The General Assembly has sent the governor a package of business tax cuts that supporters say will create jobs by luring more companies to the state.
Senate Bill 1 cuts the corporate income tax rate and lets local officials reduce or eliminate property taxes on business equipment.
But it doesn’t go as far as had been proposed by Gov. Mike Pence, who sought a complete phase-out of the personal property tax. Still, Pence said he pleased with the legislation and he’s expected to sign it into law.
“This is a strong bill that will allow Indiana to be the destination of choice for new investment in this state,” said Senate Tax Chairman Brandt Hershman, R-Buck Creek.
“We’ve seen tremendous success from our prior efforts in business tax reform,” he said. “This secures Indiana’s spot as not only a leader of the pack when it comes to our neighbors in the Midwest, but nationally, Indiana’s on the move.”
The Senate passed the bill 36-12 and the House approved it 63-37.
The bill extends the reduction of the corporate tax rate, which was already scheduled to drop to 6.5 percent in fiscal year 2016. The legislation will phase in an addition reduction, lowering it every year through 2022, when the rate reaches 4.9 percent.
The bill’s House sponsor, Rep. Eric Turner, R-Cicero, said the legislation – when fully implemented – will give Indiana the lowest corporate tax rate in the country. That assumes other states won’t act, something that Turner acknowledged is unlikely.
“Other states are not standing still,” Turner said.
Supporters said that’s why Indiana needed to act not only on the corporate tax but on the personal property tax as well. Pence has said repeatedly that it’s a disincentive for investment.
The state creates three options for local governments to use to reduce personal property taxes:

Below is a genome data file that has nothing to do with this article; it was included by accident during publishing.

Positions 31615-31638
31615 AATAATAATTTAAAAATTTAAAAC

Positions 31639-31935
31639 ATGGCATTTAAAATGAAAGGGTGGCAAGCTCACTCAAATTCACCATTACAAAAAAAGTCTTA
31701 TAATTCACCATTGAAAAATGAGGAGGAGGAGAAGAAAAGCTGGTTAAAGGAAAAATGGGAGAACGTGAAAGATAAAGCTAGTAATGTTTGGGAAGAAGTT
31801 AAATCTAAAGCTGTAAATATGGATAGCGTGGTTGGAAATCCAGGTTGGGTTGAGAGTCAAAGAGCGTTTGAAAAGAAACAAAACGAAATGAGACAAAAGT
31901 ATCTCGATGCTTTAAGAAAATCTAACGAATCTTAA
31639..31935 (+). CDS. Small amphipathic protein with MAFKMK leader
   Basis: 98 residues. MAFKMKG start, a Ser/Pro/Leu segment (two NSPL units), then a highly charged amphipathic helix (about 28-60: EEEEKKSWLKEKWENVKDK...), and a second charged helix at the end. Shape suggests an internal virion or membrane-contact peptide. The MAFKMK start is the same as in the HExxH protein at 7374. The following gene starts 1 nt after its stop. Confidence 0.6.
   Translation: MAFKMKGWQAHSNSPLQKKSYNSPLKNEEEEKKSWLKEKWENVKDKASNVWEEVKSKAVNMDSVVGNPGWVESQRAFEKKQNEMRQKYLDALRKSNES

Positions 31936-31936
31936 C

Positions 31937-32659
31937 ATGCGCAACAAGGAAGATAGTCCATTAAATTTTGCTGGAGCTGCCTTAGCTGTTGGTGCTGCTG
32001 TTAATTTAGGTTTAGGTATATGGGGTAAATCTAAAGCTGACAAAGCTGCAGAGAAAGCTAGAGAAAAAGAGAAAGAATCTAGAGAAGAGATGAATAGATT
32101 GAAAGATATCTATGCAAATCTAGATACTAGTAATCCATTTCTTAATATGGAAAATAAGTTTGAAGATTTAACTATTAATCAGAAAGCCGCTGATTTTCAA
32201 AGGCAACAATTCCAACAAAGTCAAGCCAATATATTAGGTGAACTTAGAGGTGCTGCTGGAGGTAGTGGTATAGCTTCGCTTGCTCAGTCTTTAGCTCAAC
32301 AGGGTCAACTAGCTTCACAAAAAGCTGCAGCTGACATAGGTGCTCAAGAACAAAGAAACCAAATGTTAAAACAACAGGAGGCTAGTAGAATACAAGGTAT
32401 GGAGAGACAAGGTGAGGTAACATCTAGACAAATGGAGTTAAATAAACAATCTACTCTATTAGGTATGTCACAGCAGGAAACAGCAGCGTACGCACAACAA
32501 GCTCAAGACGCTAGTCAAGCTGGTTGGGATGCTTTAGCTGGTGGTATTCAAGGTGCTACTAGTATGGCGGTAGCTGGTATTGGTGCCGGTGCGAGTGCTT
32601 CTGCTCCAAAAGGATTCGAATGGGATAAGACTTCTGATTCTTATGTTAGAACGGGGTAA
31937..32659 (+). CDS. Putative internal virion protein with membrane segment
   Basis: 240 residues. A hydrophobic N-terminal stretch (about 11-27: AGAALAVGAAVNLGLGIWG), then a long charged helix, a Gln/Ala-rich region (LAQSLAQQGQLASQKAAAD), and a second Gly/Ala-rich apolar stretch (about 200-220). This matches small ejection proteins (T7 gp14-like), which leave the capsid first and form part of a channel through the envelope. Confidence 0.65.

– Counties can exempt all personal property worth less than $20,000.
– Counties can completely eliminate taxes on all newly acquired business personal property.
– Local governments can offer extended abatements on a particular business’s new personal property for a period of up to 20 years.
Lawmakers have been working on the legislation for months – ever since Pence asked the General Assembly to find a way to eliminate the personal property tax.
But local officials cried foul, saying they couldn’t afford to lose the $1 billion the tax generates for cities, counties, townships, schools, libraries and other levels of government. Mayors called on lawmakers to replace revenue lost to the tax cuts, and school districts complained the cut would be another loss they couldn’t handle.
The compromise legislation is meant to give those local officials the option of reducing the tax – without mandating lost revenue.
But even in its revised from, the bill received heavy opposition from Democrats in both chambers.
“A strong business tax climate doesn’t help Hoosiers if those tax cuts don’t translate into jobs or more money in the pockets of Hoosier families,” Sen. Tim Lanane, D- Anderson, said in a press release after the debate. “We have to go beyond corporate giveaways and focus on building up all Hoosiers.”
And Sen. Greg Taylor, D-Indianapolis, said lawmakers who voted yes will have to explain to constituents “why you’re giving somebody a break and not getting anything in return.”
“I’m going to vote no on this bill because I don’t want to take money from our local community and give it to somebody who takes my money and makes money off of it,” Taylor said.
John Ketzenberger, president of the Indiana Fiscal Policy Institute, said the legislation will mean tough decisions for local officials, especially in counties dependent on manufacturing.
“Whether it’s good public policy remains to be seen,” Ketzenberger said. “But I’m a little worried about the nature of allowing local governments to adopt this when some counties depend so much on business personal property tax and some don’t.”
The legislation also provides a tax break for propane customers as well. Propane retailers would be permitted to receive credit in April for sales taxes collected on propane sold at less than $2.50 a gallon during the months of January, February, and March of 2014.
That’s a reaction to rising propane costs that have driven up heating bills for propane users.